- The CBD may help with your current level of anxiety, but it doesn’t really help in alleviating your general anxiety level.
- It can help with the stress caused by a social anxiety disorder, or by specific fears such as the fear of public speaking.
- Do keep in mind that in many (if not most) of these studies involving humans, the test subjects are generally good health. This means the studies don’t really show any direct evidence regarding how it works with people beset by an anxiety disorder.
- The results in lab settings may be very different when the CBD is taken out in real life.
- In human testing, in general, only a single dose of CBD is involved for each patient. There aren’t a lot of studies involving long-term CBD usage for humans.
In many of these studies, CBD intake is generally measured in hundreds of milligrams. Typically, a dose is about 300 mg, with some studies even using 600 mg doses.
In contrast, quite a few CBD products offer only dosages of up to 30 mg. In fact, some experts think that if you’re going to try CBD at first, you’re better off starting with a small dose of about 10 mg. Even doctors who prescribe CBD for the treatment of seizures recommend that patients first start off with a dosage of 2.5 mg for each kilogram of the patient’s weight.
So, if you weigh 185 pounds and you’re using CBD for seizures, you’re advised to start with about 210 mg for your dosage. You can then increase the dosage as needed, with a limit of up to 20 mg per kilogram.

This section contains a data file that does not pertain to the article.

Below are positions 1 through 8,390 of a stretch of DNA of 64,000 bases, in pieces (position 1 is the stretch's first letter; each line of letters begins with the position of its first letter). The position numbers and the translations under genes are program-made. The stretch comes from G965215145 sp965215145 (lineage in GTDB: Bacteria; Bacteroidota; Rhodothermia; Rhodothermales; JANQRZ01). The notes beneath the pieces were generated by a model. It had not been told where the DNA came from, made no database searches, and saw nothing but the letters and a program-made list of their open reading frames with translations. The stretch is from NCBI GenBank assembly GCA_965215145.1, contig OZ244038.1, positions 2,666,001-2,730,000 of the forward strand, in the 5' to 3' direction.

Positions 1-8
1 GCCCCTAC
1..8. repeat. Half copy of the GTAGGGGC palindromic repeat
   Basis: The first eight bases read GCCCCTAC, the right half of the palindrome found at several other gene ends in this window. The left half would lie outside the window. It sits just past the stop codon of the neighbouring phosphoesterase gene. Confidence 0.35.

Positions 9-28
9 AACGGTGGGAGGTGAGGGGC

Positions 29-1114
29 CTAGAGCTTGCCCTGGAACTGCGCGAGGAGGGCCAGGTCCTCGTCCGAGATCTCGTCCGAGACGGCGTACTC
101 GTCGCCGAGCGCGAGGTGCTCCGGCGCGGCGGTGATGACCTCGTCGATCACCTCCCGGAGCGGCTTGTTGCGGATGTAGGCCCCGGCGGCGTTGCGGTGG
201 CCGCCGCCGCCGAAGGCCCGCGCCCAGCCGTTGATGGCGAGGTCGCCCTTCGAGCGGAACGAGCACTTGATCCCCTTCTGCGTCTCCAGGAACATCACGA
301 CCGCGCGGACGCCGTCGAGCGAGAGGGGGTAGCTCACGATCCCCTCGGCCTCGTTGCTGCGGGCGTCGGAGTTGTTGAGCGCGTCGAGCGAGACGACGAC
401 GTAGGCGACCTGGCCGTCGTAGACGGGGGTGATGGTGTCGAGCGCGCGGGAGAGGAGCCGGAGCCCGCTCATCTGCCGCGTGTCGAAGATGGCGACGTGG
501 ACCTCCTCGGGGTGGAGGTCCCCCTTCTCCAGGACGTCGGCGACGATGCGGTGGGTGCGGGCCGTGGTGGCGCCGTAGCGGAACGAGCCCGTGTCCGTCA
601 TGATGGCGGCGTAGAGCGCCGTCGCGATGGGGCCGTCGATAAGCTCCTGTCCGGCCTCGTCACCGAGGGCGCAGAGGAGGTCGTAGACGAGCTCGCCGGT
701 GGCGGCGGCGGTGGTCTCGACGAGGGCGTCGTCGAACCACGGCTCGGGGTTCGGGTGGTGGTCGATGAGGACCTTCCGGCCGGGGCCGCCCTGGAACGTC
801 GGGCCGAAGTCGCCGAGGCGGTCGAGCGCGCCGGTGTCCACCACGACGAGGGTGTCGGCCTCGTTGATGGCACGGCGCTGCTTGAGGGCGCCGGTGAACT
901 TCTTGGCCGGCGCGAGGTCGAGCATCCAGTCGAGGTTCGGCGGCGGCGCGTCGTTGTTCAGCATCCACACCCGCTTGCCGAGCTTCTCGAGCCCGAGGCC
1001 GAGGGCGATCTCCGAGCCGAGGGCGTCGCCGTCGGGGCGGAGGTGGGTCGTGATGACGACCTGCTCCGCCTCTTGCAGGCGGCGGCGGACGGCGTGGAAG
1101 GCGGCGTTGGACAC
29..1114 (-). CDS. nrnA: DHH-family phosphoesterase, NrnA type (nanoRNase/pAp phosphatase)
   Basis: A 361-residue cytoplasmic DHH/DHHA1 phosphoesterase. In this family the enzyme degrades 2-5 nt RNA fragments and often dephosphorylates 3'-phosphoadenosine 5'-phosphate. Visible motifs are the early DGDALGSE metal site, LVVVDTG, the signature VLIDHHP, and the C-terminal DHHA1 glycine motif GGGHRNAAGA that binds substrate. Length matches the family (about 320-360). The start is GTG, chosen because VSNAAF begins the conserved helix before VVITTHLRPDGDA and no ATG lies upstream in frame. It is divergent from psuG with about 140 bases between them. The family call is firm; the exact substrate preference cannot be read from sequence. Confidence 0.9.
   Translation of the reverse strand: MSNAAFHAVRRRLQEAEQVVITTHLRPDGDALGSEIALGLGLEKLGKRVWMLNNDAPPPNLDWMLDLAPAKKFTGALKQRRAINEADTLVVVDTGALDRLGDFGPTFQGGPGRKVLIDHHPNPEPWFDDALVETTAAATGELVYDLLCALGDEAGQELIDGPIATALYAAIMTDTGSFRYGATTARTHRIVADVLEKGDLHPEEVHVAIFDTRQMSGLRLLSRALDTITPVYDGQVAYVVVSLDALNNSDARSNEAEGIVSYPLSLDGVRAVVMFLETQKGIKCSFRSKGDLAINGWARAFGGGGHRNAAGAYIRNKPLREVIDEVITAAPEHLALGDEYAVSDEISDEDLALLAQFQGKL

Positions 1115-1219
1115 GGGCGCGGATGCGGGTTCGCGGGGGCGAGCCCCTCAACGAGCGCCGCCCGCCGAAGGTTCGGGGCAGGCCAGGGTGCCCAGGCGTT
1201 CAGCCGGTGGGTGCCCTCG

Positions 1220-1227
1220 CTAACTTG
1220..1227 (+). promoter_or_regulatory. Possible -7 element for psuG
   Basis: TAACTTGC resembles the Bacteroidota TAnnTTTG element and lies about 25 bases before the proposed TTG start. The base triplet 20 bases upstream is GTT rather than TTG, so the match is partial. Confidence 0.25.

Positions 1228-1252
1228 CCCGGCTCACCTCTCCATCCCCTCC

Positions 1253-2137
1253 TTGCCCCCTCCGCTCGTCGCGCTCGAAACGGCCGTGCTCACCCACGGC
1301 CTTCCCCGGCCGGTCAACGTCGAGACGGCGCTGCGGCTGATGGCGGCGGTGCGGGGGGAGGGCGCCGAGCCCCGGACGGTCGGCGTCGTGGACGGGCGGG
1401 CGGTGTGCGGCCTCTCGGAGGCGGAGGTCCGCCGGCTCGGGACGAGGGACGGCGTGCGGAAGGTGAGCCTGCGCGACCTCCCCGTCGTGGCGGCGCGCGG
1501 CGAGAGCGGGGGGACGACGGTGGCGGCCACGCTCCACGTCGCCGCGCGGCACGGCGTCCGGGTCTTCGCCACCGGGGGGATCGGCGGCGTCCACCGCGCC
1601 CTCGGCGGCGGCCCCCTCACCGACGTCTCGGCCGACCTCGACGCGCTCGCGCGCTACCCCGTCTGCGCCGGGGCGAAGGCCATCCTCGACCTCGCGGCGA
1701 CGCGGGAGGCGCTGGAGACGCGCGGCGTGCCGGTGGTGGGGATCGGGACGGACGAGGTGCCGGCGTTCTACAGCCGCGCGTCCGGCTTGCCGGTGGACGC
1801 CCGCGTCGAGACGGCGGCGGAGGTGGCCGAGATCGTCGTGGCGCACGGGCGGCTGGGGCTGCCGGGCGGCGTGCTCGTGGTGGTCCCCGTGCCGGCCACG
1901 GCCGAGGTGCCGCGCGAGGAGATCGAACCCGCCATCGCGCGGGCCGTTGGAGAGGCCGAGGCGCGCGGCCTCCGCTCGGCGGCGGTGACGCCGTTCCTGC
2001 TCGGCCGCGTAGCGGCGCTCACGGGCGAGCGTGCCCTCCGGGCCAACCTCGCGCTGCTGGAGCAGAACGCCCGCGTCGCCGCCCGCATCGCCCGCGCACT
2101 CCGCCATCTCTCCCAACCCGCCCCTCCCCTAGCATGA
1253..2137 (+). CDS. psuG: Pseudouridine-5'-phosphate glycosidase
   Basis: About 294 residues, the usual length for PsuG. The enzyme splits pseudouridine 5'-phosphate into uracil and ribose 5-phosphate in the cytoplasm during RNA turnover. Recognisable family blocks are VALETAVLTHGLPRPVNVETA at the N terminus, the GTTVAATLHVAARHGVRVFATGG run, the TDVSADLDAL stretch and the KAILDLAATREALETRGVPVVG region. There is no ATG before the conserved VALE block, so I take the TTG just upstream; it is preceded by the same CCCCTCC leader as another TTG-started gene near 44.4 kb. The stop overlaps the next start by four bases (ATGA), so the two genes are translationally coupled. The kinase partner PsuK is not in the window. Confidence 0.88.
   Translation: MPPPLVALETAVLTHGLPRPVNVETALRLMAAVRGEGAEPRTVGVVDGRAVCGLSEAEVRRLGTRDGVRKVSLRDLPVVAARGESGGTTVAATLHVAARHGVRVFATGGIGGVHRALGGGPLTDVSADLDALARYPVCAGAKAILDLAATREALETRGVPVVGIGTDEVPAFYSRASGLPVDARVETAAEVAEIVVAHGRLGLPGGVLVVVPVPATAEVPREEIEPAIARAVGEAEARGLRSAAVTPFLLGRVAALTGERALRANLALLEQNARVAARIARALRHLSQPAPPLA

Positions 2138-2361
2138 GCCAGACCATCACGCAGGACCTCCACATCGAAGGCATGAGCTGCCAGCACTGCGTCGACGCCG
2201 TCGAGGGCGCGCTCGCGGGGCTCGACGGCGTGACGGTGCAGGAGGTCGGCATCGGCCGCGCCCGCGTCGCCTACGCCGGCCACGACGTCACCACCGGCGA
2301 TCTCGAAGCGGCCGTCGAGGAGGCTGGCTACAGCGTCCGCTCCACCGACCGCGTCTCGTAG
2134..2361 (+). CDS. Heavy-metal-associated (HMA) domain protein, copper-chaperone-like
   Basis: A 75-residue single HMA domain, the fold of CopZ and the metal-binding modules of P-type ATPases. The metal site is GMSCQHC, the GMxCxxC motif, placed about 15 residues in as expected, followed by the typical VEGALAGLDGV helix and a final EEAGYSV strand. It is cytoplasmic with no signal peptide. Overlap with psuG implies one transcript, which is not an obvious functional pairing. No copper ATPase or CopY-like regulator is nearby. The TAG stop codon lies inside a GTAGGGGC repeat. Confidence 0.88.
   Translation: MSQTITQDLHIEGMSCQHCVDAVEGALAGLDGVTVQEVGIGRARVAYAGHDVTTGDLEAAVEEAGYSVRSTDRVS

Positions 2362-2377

Reported Side Effects
The FDA has recently approved a drug called Epidiolex to treat certain types of seizure disorders, after rounds of clinical trials. These clinical trials have documented a wide range of side effects, including the following:
- Reduced appetite
- Breathing difficulties
- Accelerated heartbeat
- Aggression (surprising but true)
Patients are at greater risk of the more serious side effects (numbers 3 to 5) when the dosage is greater.
The CBD can also interfere with liver enzymes, which is why patients on Epidiolex may be required to have their liver enzymes regularly monitored. In addition, the CBD can interfere with how other types of medications work, so you may not want to experiment with CBD if you’re taking other types of medications. At the very least, talk to your doctor first before you try CBD on your own.
Should You Try CBD?
It works for some people, so it may work for you.
- Just talk to your doctor first.
- Start with smaller dosages.
- It may be true that CBD works best for those who expect it to work. This is called the placebo effect.
- It also helps when you make sure you take the CBD in inherently relaxing settings. Try it at home, put on some soothing music, and do some deep breathing. Maybe you can even try CBD infused in your favorite dishes—even if the CBD itself doesn’t work, maybe the ice cream will!
In other words, there may not be enough hard evidence yet to support the use of CBD for treating anxiety. But if you think it will work for you, there’s a good chance that it actually will.